A. Mastering Your Grip
The first step in drawing safely is getting a solid grip on your gun while it’s still holstered. This might seem obvious, but I’ve seen too many people fumble with their guns during practice draws.
- Finger off the trigger: Keep your finger straight and outside of the trigger guard until you’re ready to shoot.
- High-tang grip: Get as high up on the backstrap as possible for better control and recoil management.
- Palm contact: Ensure full contact between your palm and grip for maximum stability.
B. Clearing Your Cover Garment (If Applicable)
If you’re carrying concealed, chances are you have some sort of cover garment obstructing access to your holster. You’ll need to clear this out of the way before attempting a draw – unless looking like an awkward magician is part of your self-defense strategy?
- Lift or sweep away any clothing covering your gun using one hand only (usually support hand).
- Maintain positive control over clothing so it doesn’t interfere with drawing or reholstering later on.
Always bear in mind to exercise secure drawing from a holster, and keep your digit away from the trigger until you are prepared to fire. Ensuring your holster is well-maintained can help it last for many years of use.
3. Maintaining Your Holster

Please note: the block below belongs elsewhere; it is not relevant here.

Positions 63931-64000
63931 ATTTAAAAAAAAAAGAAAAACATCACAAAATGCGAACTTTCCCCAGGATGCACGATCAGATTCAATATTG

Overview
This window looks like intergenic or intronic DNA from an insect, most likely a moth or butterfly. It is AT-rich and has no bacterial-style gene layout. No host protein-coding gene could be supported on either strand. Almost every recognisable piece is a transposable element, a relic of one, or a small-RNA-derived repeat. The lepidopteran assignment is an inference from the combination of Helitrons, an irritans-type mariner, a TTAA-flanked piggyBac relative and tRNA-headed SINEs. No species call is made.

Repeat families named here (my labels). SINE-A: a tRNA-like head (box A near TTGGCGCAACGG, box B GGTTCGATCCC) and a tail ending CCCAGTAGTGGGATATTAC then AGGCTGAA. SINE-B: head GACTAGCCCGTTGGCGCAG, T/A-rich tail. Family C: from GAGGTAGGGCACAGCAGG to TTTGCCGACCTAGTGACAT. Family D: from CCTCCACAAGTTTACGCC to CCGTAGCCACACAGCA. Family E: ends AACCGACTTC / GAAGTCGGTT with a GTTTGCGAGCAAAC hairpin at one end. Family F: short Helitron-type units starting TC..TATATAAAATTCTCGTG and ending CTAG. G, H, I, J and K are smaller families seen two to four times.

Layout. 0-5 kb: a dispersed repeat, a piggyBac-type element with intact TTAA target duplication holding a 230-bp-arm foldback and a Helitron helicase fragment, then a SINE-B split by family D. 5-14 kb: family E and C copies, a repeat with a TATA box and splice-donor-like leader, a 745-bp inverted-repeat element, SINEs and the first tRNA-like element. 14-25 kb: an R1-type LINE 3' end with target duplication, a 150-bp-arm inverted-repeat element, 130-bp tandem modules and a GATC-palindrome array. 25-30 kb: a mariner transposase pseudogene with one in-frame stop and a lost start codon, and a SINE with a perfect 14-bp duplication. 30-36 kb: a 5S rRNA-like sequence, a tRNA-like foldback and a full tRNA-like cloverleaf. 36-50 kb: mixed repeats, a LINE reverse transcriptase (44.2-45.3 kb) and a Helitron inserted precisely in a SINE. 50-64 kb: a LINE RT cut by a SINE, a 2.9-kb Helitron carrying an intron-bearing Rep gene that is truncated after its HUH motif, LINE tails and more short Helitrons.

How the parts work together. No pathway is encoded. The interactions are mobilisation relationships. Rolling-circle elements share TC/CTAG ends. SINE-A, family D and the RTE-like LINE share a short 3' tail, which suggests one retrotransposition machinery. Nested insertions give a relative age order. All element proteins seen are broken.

Having obtained your ideal holster, let’s now discuss the essential steps for preserving it and ensuring safe gun handling.
Maintaining your holster is crucial for both its longevity and ensuring safe gun handling. Let’s look at ways to maintain your holster for optimal performance and safe handling.
Cleaning Your Holster
The first step in maintaining any good relationship is keeping things clean (I’m talking about holsters here, folks). Whether you’re rocking a leather or Kydex-style firearm holder, dirt and debris can accumulate over time.
- Leather: For leather holsters, use a damp cloth to gently wipe away surface grime. Avoid using harsh chemicals or soaking the material – nobody likes a soggy holster. After cleaning, apply leather conditioner to keep it supple and prevent cracking.
- Kydex & Other Materials: With non-leather options like Kydex or nylon holsters, warm soapy water will do the trick. Just make sure you rinse thoroughly and allow them to air dry completely before reholstering your gun – we don’t want any accidental rust forming on our precious firearms.
Side note: See also our complete guide on holster materials, with in-depth comparisons and pros & cons.
Routinely Inspect for Wear & Tear
We all know that life happens: things wear out eventually (just ask my favorite pair of jeans).
Your holster isn’t immune either; inspect it regularly for signs of damage such as fraying edges or cracked materials. If something looks off, address the issue immediately – it’s better to be safe than sorry when dealing with concealed carry situations.
Check Retention & Adjust as Needed
One of the most important aspects of a good holster is its ability to keep your gun securely in place. Over time, retention may loosen or tighten depending on use and wear.